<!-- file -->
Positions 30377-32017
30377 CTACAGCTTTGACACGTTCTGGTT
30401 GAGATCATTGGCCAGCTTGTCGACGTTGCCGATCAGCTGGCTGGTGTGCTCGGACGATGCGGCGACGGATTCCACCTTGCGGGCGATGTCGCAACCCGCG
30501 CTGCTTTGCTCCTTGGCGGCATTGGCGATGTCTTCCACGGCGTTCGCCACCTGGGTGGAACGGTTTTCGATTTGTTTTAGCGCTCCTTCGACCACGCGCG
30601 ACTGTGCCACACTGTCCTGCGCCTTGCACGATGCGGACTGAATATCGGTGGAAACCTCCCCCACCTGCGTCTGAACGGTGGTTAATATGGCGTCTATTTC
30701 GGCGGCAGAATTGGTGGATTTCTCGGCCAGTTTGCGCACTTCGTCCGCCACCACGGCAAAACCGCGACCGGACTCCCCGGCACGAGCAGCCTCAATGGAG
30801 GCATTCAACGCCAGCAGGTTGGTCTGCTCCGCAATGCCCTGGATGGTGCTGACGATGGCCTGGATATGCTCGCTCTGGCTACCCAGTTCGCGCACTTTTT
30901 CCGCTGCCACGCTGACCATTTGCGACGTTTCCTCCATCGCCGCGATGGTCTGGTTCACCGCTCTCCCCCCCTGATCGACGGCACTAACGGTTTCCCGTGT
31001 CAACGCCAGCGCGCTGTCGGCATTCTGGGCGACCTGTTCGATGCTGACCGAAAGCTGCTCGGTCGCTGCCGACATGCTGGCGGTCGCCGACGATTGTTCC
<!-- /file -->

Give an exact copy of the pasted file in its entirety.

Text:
Positions 30377-32017
30377 CTACAGCTTTGACACGTTCTGGTT
30401 GAGATCATTGGCCAGCTTGTCGACGTTGCCGATCAGCTGGCTGGTGTGCTCGGACGATGCGGCGACGGATTCCACCTTGCGGGCGATGTCGCAACCCGCG
30501 CTGCTTTGCTCCTTGGCGGCATTGGCGATGTCTTCCACGGCGTTCGCCACCTGGGTGGAACGGTTTTCGATTTGTTTTAGCGCTCCTTCGACCACGCGCG
30601 ACTGTGCCACACTGTCCTGCGCCTTGCACGATGCGGACTGAATATCGGTGGAAACCTCCCCCACCTGCGTCTGAACGGTGGTTAATATGGCGTCTATTTC
30701 GGCGGCAGAATTGGTGGATTTCTCGGCCAGTTTGCGCACTTCGTCCGCCACCACGGCAAAACCGCGACCGGACTCCCCGGCACGAGCAGCCTCAATGGAG
30801 GCATTCAACGCCAGCAGGTTGGTCTGCTCCGCAATGCCCTGGATGGTGCTGACGATGGCCTGGATATGCTCGCTCTGGCTACCCAGTTCGCGCACTTTTT
30901 CCGCTGCCACGCTGACCATTTGCGACGTTTCCTCCATCGCCGCGATGGTCTGGTTCACCGCTCTCCCCCCCTGATCGACGGCACTAACGGTTTCCCGTGT
31001 CAACGCCAGCGCGCTGTCGGCATTCTGGGCGACCTGTTCGATGCTGACCGAAAGCTGCTCGGTCGCTGCCGACATGCTGGCGGTCGCCGACGATTGTTCC